For perhaps the first time in recorded history, MSNBC is not lying its ass off: Tesla just cut prices again, it explained yesterday, to preserve market share.

    Tesla’s profit margins, naturally, are falling. Today TSLA stock is getting savagely whipped, down 9.34% at Wall Street’s noon hour.

    Trouble is, the Conference Board’s leading economic index just took another sickening slide, indicating a recession bearing down on us like a runaway freight train.

    Autos and construction are the first industries that get smashed to shit when the economy craters. A deep recession can hit their sales harder than their capital reserves and credit lines can withstand.

    Let the PAIN begin for these virtue-signaling Wokesters, as a collapsing economy chokes them with their own charging cables.

  2. ‘the prices of EVs have been increasing not decreasing’ — eric

    From the Gallup polling organization:

    ‘Current ownership of electric vehicles among partisans is 6% for Democrats, 4% for independents and 1% for Republicans.’

    This is as stark a partisan divide as you’ll find on any political issue.

    And it suggests that electing an R-party president in 2024 may be the only way to crush EeeVee Fever.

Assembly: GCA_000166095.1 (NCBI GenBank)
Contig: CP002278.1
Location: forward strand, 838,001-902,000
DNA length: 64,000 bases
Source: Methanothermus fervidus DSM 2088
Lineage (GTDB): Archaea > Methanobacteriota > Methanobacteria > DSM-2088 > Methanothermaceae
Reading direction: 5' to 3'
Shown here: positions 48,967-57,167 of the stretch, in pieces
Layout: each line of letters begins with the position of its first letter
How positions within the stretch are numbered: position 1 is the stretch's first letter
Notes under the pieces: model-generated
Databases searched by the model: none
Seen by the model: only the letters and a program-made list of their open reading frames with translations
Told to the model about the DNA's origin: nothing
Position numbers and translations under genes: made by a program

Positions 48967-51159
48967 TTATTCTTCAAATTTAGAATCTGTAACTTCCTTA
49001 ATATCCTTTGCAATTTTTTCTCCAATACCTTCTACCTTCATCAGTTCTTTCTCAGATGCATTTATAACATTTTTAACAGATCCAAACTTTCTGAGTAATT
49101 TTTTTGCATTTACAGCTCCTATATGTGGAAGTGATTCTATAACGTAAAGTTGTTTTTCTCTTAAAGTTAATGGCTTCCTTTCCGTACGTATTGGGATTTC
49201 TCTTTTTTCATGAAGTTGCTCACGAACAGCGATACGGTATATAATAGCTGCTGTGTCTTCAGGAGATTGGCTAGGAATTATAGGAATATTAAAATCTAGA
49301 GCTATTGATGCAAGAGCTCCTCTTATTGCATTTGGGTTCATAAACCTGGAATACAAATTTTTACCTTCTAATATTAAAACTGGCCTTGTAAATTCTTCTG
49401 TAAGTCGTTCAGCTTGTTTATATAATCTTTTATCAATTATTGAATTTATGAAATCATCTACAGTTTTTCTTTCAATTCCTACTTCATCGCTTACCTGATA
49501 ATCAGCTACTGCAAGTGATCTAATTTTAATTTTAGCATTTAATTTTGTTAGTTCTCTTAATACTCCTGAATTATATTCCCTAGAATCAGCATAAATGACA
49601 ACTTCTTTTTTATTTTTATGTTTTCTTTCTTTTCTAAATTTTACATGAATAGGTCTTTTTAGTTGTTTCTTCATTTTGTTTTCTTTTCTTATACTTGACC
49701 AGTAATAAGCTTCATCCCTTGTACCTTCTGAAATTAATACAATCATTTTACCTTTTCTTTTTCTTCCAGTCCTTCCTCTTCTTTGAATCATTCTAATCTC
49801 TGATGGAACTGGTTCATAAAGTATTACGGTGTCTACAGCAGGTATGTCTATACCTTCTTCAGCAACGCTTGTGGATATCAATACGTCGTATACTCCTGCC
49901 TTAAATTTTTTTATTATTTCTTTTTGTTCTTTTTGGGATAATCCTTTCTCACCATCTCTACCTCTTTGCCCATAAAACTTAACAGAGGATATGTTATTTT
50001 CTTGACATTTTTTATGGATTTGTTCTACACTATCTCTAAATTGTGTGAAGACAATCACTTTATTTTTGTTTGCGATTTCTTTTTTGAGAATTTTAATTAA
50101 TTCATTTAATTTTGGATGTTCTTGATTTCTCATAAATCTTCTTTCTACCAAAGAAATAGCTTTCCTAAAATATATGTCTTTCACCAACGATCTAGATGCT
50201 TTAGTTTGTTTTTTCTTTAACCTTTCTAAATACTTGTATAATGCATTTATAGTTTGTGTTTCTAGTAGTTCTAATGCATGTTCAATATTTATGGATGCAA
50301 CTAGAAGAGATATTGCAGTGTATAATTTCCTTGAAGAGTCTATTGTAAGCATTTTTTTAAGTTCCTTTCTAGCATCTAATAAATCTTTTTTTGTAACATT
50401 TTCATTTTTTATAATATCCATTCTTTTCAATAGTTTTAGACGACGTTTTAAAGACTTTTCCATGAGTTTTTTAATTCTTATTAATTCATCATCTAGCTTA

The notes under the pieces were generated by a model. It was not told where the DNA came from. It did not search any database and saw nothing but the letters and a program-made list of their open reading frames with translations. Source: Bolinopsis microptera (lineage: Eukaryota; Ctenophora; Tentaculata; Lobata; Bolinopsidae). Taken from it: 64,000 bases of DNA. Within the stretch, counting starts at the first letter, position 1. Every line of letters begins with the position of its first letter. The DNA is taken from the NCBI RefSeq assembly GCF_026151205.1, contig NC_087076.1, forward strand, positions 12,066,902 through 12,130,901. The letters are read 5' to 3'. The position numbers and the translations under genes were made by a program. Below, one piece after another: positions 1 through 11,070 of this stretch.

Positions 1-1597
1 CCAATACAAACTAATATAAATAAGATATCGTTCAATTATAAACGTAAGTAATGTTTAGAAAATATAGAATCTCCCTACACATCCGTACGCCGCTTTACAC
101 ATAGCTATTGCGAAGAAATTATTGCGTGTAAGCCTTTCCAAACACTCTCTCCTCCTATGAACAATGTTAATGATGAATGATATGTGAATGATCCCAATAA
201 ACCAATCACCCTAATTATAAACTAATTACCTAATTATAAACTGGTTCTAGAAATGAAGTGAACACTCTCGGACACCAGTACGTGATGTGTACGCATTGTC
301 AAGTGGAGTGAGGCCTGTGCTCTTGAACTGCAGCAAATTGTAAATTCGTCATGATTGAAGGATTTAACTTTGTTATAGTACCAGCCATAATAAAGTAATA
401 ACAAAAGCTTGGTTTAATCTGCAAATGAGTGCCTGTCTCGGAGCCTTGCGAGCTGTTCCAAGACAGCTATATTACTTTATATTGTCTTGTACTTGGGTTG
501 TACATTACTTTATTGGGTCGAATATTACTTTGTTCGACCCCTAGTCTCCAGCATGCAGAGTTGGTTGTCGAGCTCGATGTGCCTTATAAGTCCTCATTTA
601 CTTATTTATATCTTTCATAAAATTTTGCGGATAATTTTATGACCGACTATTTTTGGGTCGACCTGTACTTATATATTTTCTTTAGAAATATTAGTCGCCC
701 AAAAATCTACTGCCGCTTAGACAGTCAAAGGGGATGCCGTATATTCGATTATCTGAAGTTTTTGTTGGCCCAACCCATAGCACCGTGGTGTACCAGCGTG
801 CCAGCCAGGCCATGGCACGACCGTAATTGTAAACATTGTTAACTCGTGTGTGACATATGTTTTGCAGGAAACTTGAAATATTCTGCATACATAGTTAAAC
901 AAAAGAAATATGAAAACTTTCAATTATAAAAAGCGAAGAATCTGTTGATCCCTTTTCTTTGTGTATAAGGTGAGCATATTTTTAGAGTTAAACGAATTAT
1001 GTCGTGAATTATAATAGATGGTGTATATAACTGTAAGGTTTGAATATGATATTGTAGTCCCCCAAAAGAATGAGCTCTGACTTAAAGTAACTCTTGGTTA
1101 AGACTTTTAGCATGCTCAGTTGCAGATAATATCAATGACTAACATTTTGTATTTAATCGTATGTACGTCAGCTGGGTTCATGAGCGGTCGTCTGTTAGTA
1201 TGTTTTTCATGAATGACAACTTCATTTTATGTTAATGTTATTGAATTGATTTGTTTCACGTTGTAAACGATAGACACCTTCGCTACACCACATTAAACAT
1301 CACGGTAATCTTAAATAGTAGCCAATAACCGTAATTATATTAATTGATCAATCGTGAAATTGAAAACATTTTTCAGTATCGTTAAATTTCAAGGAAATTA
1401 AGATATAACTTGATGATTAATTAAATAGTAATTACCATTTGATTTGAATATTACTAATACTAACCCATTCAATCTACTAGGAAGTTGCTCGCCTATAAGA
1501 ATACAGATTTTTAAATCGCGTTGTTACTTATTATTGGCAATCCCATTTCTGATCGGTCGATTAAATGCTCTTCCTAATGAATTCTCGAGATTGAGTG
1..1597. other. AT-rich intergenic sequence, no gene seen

Mind you, I’m no fan of the R-party. RINO faggots like Mitch McClownnell and Lindsey Graham make me reach for my revolver in disgust.

    And yes, I know that when in power, the R-party has ‘mended not ended’ nearly every single communist program of the DemonRat party.

    But I’m reminded of a long-ago work colleague who asserted that he was voting for Ronald Reagan as ‘our best chance to get rid of 55 mph speed limits.’

    I thought he was joking … and also, that his was a rather shallow reason to back a candidate. But, lo and behold, the hated 55 mph national speed limit has disappeared. And so could the ghastly scourge of climate-crank EeeVees and Battery Baloney, God willing!

  3. Many electrical cars are actually insanely expensive and somebody, but not the customer, is making a healthy profit here. For instance Audi (in Norway) charges from about 72 to 96 000 $ for an Audi Q8 e-tron 55. Granted, it is a very nice car, but it is also exorbitantly expensive, since EVs are sold with none or very low additional taxes in Norway.

    In fact, without taxes, ordinary fossil fueled cars or light hybrids with approximately the same power and equipment would (in Norway) cost close to about half of what a fairly equivalent EV would cost. Thus, it is hard to comprehend that customers (in Norway) prefer these insanely expensive EVs from Audi, MB and BMW. (They are so expensive, that one would never save money on the less expensive electricity).